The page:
All in all, it was pretty painless, and the bonus of my blood test results coming back nearly instantaneously (you scan a barcode and print out the results from a machine — never having seen your technician) really made up for a lot of the horrors I otherwise experienced. Could I get used to it? I suppose, but I really wouldn’t want to put myself through such discomfort again if given the option.

Medical care as a whole is still in a rather strange state in China. The government has been rapidly expanding its socialist healthcare programs, making it now mandatory for many school-aged children to put in a premium towards health insurance. It’s called a premium, since it isn’t taken directly out of taxes, but because the government really pushes for it, the result winds up essentially the same. I was surprised, insurance here covers a lot. At the risk of sounding like communist propaganda, I’d venture that healthcare is rather more developed and better operated here than in the States.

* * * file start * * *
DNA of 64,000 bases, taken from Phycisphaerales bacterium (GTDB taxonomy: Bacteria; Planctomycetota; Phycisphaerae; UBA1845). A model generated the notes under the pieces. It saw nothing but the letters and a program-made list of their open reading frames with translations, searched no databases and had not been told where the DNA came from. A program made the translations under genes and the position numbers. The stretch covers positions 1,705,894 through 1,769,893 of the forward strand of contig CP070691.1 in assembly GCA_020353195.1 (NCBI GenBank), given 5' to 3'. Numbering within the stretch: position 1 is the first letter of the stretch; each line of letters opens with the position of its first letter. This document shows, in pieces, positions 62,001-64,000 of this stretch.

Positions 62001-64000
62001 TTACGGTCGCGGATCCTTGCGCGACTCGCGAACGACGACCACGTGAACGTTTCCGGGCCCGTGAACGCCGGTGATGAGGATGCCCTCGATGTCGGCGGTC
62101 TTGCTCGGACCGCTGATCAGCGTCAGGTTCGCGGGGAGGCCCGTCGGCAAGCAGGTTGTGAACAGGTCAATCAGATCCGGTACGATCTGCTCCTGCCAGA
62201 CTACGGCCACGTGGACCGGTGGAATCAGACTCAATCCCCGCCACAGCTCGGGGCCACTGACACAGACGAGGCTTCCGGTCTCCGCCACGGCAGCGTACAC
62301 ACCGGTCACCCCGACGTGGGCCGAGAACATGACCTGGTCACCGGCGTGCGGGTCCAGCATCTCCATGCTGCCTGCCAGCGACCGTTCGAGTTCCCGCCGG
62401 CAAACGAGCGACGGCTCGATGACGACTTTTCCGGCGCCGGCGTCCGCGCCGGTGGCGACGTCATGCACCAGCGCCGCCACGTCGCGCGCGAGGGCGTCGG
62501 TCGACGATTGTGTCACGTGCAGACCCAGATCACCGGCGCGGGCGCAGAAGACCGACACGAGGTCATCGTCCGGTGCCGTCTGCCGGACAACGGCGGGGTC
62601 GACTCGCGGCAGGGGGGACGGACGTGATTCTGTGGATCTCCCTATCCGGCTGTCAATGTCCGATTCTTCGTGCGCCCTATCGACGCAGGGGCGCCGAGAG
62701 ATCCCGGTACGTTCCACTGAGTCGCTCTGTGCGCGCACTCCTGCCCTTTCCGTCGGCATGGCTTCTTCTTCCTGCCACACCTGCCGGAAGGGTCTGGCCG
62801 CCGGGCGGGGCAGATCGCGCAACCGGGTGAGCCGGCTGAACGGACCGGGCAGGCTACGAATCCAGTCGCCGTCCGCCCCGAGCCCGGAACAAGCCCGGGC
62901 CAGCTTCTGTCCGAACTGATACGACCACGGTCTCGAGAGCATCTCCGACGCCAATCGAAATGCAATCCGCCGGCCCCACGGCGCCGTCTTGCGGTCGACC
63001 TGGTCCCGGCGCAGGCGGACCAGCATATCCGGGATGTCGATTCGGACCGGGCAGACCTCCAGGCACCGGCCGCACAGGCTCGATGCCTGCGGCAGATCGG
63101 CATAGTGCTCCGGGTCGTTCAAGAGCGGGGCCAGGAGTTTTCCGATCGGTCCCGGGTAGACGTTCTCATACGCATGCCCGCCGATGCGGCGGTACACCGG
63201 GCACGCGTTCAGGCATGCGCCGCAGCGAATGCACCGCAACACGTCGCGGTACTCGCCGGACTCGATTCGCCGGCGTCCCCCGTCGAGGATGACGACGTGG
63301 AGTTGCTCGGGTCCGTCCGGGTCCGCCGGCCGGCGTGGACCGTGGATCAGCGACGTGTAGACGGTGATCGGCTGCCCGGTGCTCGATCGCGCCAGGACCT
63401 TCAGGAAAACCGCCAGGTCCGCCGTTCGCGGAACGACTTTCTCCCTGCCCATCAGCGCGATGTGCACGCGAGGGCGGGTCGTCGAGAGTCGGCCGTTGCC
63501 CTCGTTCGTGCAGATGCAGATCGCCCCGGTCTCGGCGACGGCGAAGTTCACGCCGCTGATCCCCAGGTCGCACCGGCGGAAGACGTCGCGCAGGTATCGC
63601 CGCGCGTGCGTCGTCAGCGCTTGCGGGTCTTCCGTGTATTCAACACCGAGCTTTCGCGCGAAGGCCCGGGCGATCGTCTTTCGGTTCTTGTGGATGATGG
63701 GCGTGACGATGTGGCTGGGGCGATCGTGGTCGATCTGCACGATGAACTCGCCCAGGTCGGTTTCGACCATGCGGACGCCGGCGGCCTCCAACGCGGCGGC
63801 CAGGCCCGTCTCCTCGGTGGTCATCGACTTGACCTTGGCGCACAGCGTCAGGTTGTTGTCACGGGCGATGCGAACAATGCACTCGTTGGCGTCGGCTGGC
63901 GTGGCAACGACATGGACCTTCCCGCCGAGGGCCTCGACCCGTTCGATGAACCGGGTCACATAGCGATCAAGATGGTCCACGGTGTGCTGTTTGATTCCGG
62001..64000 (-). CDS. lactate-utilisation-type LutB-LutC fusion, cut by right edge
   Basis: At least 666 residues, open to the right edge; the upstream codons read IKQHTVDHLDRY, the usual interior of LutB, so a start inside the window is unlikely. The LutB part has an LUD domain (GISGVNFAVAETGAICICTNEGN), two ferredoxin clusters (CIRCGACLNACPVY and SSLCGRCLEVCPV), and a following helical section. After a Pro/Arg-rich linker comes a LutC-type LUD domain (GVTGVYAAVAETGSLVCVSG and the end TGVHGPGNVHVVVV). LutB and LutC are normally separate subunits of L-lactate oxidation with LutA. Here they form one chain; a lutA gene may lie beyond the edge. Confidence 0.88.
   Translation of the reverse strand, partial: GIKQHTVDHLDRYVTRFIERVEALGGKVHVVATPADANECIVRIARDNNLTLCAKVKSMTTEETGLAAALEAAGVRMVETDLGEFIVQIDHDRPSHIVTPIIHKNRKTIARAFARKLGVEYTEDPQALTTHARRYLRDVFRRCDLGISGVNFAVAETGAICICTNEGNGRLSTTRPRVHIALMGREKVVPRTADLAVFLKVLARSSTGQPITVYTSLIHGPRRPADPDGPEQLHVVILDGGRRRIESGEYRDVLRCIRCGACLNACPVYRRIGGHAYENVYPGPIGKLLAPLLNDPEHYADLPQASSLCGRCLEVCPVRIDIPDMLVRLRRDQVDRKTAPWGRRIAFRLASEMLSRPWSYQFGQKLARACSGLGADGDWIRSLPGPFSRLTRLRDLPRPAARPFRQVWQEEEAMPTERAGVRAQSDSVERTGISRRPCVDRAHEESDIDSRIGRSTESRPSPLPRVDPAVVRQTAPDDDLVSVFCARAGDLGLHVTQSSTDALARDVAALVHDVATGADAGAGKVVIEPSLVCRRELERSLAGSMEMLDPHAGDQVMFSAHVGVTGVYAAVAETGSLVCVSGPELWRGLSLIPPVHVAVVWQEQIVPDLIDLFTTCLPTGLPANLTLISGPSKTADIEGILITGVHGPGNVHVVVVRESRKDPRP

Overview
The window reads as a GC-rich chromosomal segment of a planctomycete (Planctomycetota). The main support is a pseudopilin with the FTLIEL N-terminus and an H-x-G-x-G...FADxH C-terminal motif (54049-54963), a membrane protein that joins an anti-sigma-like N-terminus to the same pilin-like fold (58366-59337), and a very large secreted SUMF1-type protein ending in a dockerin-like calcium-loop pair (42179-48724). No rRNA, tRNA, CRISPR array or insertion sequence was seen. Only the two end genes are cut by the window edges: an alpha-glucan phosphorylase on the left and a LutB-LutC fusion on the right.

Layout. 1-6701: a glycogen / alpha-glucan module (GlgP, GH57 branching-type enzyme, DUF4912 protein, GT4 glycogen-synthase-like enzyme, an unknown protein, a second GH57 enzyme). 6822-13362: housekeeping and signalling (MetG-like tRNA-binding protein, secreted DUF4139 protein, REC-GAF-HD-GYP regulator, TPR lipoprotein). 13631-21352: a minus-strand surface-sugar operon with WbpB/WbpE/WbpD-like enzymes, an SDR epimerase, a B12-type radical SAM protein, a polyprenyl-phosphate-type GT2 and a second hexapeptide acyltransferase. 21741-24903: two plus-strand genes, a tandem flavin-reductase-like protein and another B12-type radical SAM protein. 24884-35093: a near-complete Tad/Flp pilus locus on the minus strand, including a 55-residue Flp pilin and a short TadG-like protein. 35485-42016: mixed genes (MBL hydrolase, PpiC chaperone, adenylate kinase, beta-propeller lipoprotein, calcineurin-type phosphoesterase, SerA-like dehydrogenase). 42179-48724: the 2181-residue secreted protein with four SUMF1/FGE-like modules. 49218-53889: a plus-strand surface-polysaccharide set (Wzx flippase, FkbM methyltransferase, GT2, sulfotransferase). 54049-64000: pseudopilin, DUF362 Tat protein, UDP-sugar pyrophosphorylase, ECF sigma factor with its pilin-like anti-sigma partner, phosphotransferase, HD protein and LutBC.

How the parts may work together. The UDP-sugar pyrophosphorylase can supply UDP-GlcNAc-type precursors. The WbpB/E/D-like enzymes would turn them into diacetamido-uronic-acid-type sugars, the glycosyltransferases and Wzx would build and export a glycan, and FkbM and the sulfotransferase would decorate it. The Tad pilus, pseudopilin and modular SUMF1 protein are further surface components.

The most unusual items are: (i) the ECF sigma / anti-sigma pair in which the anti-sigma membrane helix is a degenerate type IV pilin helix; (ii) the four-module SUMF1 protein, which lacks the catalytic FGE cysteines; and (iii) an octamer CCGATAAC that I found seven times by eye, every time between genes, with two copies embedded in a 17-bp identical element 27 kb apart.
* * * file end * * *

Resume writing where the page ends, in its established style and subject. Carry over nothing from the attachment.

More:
Location: Beijing, China